Bancroft and La Farge quickly forged a friendship that would last a lifetime, fueled by their shared interest in art criticism and appreciation, as well as their fascination with what was at the time modern color theory (based on new discoveries in the fields of optics and optometry). They also developed their respective art practices together, often spending time painting landscapes in plein air and discussing the contemporary art movements, such as modernism and impressionism. Both began to purchase and collect Japanese ukiyo-e prints beginning in the early 1860s through the dealer A. A. Low, several decades before imported Japanese art became a highly sought-after commodity in Europe and the Americas (a trend later called “Japanomania”). This was also over twenty years before most other eminent American collectors, such as William Sturgis Bigelow (who donated his collection to the Museum of Fine Arts, Boston), began assembling Japanese print collections of comparable size and scope.

Although there was very little English scholarship on Japanese art during his time, Bancroft was still able to assemble a collection that impressively reflected the diversity of ukiyo-e prints, which vary in size, date, material, function, content, and style. His collection is also notable for the quality and well-preserved condition of the prints, possibly because he acquired them directly from Japan or a dealer not long after they entered the market.

Even while Bancroft was alive, his contributions to American arts, collecting, and Japanese print scholarship did not receive the recognition they deserved. John La Farge referenced this when writing the obituary for his dear friend, “Of him I have seen no sufficient notice taken … Mr. Bancroft's career… is a type of the many intellectual efforts which influence and help and determine the general movement, while the individuals whose minds have acted in this way are little known by name to the general public which still feels their intentions and their studies.”

In recent years, the Worcester Art museum has been making efforts to shed light on the offerings of his wonderfully prolific collection, most notably the Fall 2022 exhibition The Floating World: Japanese Prints from the Bancroft Collection. Nearly 125 years after John Chandler Bancroft’s landmark bequest to the Worcester Art Museum, has come to be considered a Worcester treasure and an international resource for research, education, and inspiration.


The following exhibitions have included prints from the John Chandler Bancroft Collection.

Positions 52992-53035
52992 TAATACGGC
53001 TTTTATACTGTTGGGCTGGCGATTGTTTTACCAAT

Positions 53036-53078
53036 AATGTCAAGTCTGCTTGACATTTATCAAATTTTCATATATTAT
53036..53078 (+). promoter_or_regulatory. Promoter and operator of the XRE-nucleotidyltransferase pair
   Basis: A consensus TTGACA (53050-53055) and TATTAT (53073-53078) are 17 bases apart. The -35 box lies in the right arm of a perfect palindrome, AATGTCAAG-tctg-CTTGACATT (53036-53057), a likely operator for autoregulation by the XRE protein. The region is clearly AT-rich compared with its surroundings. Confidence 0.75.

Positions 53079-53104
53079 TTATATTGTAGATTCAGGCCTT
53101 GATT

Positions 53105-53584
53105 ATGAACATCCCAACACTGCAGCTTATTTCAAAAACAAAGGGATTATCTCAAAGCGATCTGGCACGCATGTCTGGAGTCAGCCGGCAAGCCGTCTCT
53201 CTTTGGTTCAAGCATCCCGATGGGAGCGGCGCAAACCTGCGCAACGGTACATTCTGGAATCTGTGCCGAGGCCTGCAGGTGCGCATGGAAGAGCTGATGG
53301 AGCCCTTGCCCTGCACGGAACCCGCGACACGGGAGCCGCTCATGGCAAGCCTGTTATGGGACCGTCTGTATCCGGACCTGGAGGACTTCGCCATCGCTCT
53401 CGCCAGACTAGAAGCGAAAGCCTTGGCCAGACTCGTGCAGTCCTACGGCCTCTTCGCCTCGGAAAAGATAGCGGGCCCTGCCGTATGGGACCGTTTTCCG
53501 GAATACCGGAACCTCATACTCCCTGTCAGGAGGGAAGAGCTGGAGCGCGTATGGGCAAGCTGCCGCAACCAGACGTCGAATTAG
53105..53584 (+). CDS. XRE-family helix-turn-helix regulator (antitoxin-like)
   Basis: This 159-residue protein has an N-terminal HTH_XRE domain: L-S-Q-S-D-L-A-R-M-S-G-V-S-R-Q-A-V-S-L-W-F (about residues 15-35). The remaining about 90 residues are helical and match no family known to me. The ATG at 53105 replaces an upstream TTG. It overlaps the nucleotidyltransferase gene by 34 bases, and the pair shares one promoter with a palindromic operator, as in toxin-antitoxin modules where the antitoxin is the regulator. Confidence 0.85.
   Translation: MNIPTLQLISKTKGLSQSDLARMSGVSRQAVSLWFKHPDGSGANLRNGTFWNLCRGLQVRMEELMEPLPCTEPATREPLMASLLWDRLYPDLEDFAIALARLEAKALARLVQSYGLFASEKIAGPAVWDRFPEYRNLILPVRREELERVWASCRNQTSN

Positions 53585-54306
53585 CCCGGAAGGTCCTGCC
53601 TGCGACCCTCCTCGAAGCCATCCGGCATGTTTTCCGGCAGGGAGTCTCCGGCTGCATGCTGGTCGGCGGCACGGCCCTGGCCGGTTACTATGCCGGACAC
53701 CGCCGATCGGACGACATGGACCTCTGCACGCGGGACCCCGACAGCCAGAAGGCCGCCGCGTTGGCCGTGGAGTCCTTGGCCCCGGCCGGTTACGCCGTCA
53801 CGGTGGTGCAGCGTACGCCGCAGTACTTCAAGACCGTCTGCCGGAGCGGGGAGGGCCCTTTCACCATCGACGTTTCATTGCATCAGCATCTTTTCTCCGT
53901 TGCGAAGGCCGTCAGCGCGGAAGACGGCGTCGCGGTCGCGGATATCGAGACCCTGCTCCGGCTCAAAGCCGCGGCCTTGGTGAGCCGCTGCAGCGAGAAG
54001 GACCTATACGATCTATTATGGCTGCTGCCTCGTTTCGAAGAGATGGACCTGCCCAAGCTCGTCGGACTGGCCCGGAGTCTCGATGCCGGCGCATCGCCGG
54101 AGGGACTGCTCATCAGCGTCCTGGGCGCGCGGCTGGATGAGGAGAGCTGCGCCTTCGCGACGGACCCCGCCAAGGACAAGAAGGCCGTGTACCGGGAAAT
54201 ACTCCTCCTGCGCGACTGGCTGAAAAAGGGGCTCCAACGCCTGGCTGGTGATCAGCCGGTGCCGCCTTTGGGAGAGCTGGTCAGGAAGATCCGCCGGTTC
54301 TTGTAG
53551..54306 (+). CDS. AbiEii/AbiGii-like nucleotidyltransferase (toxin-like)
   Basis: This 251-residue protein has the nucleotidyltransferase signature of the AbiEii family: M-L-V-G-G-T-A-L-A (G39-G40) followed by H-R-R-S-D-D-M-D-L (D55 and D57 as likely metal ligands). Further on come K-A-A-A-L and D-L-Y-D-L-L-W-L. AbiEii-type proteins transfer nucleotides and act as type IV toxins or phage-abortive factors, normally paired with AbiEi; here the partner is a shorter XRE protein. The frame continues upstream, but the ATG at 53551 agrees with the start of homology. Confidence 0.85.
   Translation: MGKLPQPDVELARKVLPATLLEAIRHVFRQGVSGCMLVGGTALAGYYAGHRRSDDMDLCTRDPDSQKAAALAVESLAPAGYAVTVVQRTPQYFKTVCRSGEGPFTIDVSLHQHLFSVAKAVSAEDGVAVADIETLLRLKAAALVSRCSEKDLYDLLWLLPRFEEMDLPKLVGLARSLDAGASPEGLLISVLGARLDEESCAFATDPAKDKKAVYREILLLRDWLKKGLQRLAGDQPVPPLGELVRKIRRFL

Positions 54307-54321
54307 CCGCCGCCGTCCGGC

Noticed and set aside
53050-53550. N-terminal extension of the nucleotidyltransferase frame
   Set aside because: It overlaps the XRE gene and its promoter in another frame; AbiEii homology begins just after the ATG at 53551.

Do some international travel without leaving New England
By Jared Bowen and Molly McCaul, January 26, 2023

The Japan Society UK
Exhibition - The Kimono in Print: 300 Years of Japanese Design
by Fiona Collins, April, 2021

WGBH/Open Studio with Jared Bowen
The Kimono in Print at WAM
March 19, 2021

The National Review
Kinky Kimonos Galore
By Brian T. Allen, March 6, 2021

The Bay State Banner
‘The Kimono in Print: 300 Years of Japanese Design’ at Worcester Art Museum
By Susan Saccoccia, March 4, 2021

The Wall Street Journal
‘The Kimono in Print: 300 Years of Japanese Design’ Review: Clothes as Canvas
By Lee Lawrence, February 27, 2021
The art of the kimono is explored in two new exhibitions at Worcester Art Museum
February, 2021

Learn More

The following resources provide additional information and perspectives about works in the John Chandler Bancroft collection and about the Japanese art form, ukiyo-e prints.

WAM Publications

Related Programs

November 20, 2022: Yukio Lippit, Jeffrey T. Chambers and Andrea Okamura Professor of the History of Art and Architecture at Harvard University, presents Making and Meaning in Japanese Ukiyo-e.

April 15, 2021: Monika Bincsik, Ph.D., Diane and Arthur Abbey Assistant Curator for Japanese Decorative Arts at the Metropolitan Museum of Art, presents an illustrated talk, Kimono Fashion in Kyoto. Watch the video.

June 12, 2020: Rachel Parikh, Ph.D., WAM's Associate Curator of the Arts of Asia and the Islamic World, shares a preview of the exhibition, The Kimono in Print: 300 Years of Japanese Design. Watch the video is a comprehensive database of Japanese woodblock print images and metadata aggregated from a variety of museums, universities, libraries, auction houses, and dealers around the world. It includes an indexed text search engine of all the metadata provided by the institutions about the prints. All website content is available in both English and Japanese.